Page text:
Overall, it appears like Apple has once again abstracted a concept from low-level and developer-centric to higher level and OS-managed. Like Grand Central does for multi-core dispatch in Mac OS X, or CoreData, CoreAnimation, etc. do across Apple's platforms, it does the heavy-lifting and tries to maximize user experience at the same time.

Our question for you is, does this beat Palm webOS cards or Android multitasking? Is it enough to make you happy?

Pics and video after the break, or read our complete iPhone OS 4 preview for more!

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Rupert Murdoch says iPad may be savior of newspapers

Rupert Murdoch, head of the massive News corp. whose holding include the Wall Street Journal and FOX, told the National Press Club in Washington that the iPad may just rescue old print-and-delivery-bound media:

"It may well be the saving of the newspaper industry", by making it cheaper to distribute content to a broader audience, Mr Murdoch said. He expected the iPad to have eight or nine competitors within 12 months.

"There's going to be tens of millions of these things sold all over the world," he said.

He said it would also help bring down the costs of newspaper publishing because "you don't have the costs of paper, ink, printing, trucks".

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Apple uses AdLib JaveScript framework to make richer web apps for iPad

Done21.com has discovered something interesting in the online iPad user-guide: a new JavaScript framework they've dubbed AdLib (after its filename) that allows for very native app look and feel in the decidedly web-based app.

AppleInsider notes that it appears to be related to the PastryKit framework used for the iPhone user-guide (which stands to reason), and the TuneKit framework used for iTunes LP and iTunes Extra. And that the name may tie-in to the iAd rumors, and to internal efforts on Apple's part to raise the bar of web apps and diminish the need for plugins like Flash and Java.

Could we find out more at Apple's iPhone 4.0 event tomorrow? We certainly hope so. As much as some decry the closed nature of the App Store, developing for Safari is wide open and a new class of better, faster, stronger web apps is ultimately good for everyone.

Video after the break!

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Loopt for iPhone gets interesting... in real time!

Loopt has not only launched a new iPad app this week, Loopt Pulse [Free - iTunes link], but now a new version of their iPhone app as well [Free - iTunes link].

What's the big difference? How about the ability to easily find interesting people, places, and events with just your iPhone and Loopt's map screen. Yawing in the middle of a droning conversation, eyes drooping at a lame party, not sure where to go in the center of sleepy-town USA? Loopt's full-scale assault one boredom just might have your back.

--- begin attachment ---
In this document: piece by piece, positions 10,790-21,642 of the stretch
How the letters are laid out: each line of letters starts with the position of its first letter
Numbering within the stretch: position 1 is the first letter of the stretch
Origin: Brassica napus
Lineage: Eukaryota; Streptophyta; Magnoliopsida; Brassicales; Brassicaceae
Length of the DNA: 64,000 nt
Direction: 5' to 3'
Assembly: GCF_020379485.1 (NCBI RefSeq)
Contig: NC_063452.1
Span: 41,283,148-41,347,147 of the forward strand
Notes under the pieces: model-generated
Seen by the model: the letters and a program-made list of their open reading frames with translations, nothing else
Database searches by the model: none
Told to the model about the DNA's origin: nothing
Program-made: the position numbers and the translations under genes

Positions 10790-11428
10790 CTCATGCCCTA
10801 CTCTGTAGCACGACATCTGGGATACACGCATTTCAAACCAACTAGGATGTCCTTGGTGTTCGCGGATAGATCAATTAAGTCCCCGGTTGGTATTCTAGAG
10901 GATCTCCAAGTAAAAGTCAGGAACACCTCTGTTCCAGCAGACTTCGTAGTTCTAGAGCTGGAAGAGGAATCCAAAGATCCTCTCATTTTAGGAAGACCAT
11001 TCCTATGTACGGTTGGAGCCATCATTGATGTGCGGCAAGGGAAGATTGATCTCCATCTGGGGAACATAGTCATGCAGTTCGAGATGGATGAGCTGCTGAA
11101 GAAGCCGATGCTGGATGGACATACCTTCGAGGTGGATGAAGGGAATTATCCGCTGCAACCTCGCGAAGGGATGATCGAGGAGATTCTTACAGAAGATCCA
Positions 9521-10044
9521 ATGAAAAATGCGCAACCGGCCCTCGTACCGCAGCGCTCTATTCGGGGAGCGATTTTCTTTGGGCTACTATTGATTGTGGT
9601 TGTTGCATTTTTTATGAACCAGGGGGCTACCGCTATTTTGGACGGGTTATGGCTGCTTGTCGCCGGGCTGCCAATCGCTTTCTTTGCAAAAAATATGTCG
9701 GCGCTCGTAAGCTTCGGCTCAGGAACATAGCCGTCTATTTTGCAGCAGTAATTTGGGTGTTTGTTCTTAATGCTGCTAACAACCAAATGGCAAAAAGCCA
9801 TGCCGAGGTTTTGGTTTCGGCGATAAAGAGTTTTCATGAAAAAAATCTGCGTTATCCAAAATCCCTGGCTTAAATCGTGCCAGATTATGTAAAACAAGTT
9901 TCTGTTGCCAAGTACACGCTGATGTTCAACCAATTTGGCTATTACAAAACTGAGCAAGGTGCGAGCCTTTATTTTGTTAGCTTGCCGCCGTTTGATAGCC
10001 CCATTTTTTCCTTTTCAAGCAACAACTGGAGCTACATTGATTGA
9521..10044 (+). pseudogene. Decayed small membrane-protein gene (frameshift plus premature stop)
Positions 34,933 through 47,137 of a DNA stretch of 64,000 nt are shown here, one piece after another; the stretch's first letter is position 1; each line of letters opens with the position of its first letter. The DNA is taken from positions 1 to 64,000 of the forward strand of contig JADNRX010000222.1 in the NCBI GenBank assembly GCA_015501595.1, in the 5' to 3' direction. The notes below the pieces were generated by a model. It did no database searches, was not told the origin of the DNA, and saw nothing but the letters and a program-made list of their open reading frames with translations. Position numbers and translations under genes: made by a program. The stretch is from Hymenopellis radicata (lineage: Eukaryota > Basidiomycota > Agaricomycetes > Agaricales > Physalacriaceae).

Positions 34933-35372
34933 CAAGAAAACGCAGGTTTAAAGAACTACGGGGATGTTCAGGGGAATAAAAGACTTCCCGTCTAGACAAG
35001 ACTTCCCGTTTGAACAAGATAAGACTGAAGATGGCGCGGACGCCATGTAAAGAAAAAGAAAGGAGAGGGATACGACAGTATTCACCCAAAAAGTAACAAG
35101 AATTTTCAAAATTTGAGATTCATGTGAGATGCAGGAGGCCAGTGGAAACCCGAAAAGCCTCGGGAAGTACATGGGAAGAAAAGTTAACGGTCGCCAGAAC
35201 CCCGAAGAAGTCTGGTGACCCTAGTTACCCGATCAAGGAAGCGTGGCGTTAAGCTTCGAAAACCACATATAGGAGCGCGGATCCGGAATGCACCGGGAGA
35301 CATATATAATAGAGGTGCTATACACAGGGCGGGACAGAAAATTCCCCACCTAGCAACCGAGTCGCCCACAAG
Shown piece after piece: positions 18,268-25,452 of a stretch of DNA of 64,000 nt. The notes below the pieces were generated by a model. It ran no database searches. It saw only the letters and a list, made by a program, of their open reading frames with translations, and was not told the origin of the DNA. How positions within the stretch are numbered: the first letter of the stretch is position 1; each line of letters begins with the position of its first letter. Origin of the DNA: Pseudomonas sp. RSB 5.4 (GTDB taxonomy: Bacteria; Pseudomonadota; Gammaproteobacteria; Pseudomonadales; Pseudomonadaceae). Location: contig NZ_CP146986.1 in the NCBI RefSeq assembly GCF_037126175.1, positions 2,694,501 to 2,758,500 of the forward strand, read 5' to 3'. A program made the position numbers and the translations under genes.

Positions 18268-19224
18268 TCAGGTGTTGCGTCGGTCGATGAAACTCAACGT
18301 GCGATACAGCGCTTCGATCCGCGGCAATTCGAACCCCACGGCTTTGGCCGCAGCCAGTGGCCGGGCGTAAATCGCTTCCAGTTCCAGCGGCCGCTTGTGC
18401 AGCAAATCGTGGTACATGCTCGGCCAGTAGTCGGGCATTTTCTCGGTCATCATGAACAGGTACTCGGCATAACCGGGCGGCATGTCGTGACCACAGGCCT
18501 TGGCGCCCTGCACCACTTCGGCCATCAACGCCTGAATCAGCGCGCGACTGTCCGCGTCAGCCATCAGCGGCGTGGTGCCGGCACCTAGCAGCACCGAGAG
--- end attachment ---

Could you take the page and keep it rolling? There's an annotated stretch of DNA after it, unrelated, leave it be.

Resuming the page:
There's also a new version for BlackBerry, if you find that interesting.

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TSA: Leave iPad in your baggage unless instructed otherwise

The TSA (Transportation Safety Administration) have deemed Apple's new iPad magical enough to pass through airport security scanners mostly without your having to remove it from your travel bags. Mostly.

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Verizon has asked if they can carry the iPhone

In response to the Wall Street Journal's rumor last week about the iPhone being released on Verizon later this year, CEO Ivan Seidenberg remarked to the Council on Foreign Relations:

[Verizon] has told Apple that it wants to carry the iPhone. But he declined to say when — or even if — the popular smart phone will be available for Verizon Wireless customers.

Seidenberg is infamous for reportedly refusing the back in 2007, leading Apple to partner with AT&T, and for once saying Verizon's strategy for competing with the iPhone involved waiting for Steve Jobs to get old.

We're not getting our hopes up for an iPhone 4.0 event "one more thing" yet. You?

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Are you having Wi-Fi connection problems with your iPad?

Dieter mentioned this in the hardware section of our iPad review, but we've seen enough reports (and gotten enough email about it!) that we wanted to break it out and see how widespread a problem this may be for our readers:

Speaking of that aluminum casing, it blocks WiFi signals pretty effectively. To get around that, Apple placed the WiFi antenna behind the plastic Apple logo. While all reports indicate it’s a good antenna, I do find that I’m getting slightly worse reception on the iPad than I do on other devices.

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Skype updates again, still no VoIP over 3G